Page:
Henry Moore: London 1940-42

The Series of Shelter Drawings

A montage, using documentary material filmed during the war, shows the beginnings of an air attack and Londoners entering shelters. From the silent deserted streets, the film moves underground into the world of Henry Moore's shelter drawings. People sit along subway platforms, looking after their children, settling down for the night, sleeping in bunks and on the floor. Above ground London burns. Henry Moore used the eye of a sculptor in portraying the stolidity and enduring patience of a besieged people. This film brings together a unique series of drawings which are some of the most remarkable achievements of an artist during wartime. Eliminating all narration, it explores, on several metaphoric levels, the very nature of human consciousness and creativity.

With the image of people descending, before a blitz, to spend a night in the subterranean, artery-like tubes of the subway system, the film draws us into the artist's inner mind, where the creative process occurs, and also into subconscious levels of experience - a dream world where fears and anxieties coexist with a curious stillness. We gain an insight here into how Moore's interests related for a while to those of the Surrealists. The film is calm, yet charged, an atmosphere complemented by the delicate yet tense music of Marius Constant. Remarkable in the film is the extent to which the illusionism of the drawing technique is sustained even under the camera's close-up scrutiny, so that we appear to be entering the tunnels. The organic forms of these caverns echo, but in hollow 'negative' as it were, the forms of the artist's figures: it is as if we were inside a Moore sculpture. We think of catacombs in which the faithful of previous eras took shelter. And the tangled lines of Moore's drawings resemble the barbed-wire of the battlefield.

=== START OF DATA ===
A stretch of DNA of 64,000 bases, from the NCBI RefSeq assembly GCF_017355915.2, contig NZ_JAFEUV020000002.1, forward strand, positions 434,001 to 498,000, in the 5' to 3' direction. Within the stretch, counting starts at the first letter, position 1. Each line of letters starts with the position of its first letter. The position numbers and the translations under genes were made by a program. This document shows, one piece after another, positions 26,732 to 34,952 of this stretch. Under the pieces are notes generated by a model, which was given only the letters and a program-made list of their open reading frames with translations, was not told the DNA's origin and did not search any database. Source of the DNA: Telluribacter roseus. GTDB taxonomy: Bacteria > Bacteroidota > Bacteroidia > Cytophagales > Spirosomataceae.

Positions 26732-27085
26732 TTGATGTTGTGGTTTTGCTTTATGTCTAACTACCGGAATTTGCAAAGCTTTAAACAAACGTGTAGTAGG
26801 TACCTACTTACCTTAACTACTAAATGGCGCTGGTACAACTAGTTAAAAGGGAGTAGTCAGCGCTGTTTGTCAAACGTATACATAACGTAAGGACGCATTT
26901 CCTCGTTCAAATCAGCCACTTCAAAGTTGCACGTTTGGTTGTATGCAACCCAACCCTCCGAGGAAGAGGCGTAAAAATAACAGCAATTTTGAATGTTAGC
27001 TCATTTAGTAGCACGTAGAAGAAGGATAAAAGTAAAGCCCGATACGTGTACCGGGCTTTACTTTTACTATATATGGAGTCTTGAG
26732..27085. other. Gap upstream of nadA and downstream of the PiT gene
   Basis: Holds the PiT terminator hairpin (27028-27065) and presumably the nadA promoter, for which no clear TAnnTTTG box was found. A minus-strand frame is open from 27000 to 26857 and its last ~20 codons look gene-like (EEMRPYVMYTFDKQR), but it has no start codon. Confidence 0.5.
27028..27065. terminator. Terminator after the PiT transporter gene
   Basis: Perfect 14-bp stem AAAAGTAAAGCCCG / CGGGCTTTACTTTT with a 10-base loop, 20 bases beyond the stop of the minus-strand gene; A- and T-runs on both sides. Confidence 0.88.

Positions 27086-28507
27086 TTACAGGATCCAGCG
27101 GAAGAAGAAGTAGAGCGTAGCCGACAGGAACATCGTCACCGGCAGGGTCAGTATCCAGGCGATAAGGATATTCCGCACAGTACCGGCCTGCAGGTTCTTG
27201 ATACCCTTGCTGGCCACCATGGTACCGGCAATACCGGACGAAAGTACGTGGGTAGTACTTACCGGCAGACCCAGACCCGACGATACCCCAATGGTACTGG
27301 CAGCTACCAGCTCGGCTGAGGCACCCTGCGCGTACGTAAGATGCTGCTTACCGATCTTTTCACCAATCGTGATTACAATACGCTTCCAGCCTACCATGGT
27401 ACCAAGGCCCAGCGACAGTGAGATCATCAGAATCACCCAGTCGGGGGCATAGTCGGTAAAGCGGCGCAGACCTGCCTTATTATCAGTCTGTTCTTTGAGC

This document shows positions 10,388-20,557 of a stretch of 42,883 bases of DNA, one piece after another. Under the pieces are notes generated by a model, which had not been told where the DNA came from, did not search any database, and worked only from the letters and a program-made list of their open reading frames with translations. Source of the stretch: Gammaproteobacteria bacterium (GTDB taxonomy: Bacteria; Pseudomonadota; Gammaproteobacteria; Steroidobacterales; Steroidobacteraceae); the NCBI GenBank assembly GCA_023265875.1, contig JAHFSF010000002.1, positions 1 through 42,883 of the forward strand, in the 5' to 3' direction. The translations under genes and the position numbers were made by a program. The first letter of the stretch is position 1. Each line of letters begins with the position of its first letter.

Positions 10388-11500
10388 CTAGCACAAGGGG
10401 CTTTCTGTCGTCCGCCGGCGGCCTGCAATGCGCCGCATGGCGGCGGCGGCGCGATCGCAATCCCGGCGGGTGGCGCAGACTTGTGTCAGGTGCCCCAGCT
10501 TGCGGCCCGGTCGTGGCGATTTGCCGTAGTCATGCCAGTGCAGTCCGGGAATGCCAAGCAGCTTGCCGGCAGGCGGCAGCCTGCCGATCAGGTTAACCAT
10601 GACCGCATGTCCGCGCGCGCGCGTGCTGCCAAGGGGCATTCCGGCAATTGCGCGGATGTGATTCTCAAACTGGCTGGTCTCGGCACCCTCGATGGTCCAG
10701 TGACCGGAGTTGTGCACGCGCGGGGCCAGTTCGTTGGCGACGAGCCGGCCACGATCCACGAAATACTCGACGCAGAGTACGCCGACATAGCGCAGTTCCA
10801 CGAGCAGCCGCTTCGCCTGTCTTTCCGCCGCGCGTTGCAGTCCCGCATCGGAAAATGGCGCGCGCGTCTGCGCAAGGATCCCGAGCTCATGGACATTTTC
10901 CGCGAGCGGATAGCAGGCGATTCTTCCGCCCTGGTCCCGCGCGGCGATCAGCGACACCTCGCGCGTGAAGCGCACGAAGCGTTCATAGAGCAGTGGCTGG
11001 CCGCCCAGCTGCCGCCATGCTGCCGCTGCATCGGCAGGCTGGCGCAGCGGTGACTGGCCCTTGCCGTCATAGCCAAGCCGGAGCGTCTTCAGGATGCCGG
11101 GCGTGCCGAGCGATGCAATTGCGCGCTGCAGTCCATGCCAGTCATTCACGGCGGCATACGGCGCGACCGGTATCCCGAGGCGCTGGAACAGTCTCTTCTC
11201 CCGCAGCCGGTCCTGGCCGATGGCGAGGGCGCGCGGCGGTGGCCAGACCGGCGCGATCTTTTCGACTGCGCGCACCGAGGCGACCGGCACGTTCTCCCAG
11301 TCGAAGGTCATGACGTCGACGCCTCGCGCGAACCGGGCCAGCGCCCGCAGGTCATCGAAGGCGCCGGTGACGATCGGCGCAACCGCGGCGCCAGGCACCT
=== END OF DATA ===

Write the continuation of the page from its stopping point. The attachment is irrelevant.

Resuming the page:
'... pictures of exceptional quality. Silently the film demonstrates that great art can easily dispense with commentary, and the value of the drawings is thus enhanced. The newsreel sequences at the beginning and the end contribute in producing an impressive atmosphere.' UNESCO

'... captures these drawings and their detail with great mastery ... the editing is outstanding. With the aid of music which is very impressive and, at the same time, discreet, the film has succeeded in reproducing the essential feature of these drawings, which is not dependent on the representation of terror itself, nor on any particular milieu or the like, but solely on the greatness and dignity of man, as preserved in these catacombs of terror.' German Center for Film Classification

'A revelation: a strength and force disclosed, a mastery made clear.' Sunday Times, London

'It's uncanny, Anthony Roland, the master of the montage and dissolve ... The film melts moment by moment into a living and breathing homage to the people of London.' Michigan Education Journal


Silver Cup, Salerno
Honor Award, Vancouver
Certificate of Honor, Leipzig
Special Excellence, Mannheim
Exceptional Merit, Yorkton
Quality Award and
Quality Prize, French National Film Center
Highly Commended,German Center for Film Classification
Chriss Award, Columbus


Director: Anthony Roland
Original music: Marius Constant

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Catalog number #580

12 minutes Monochrome

Age Range: 14 to Adult

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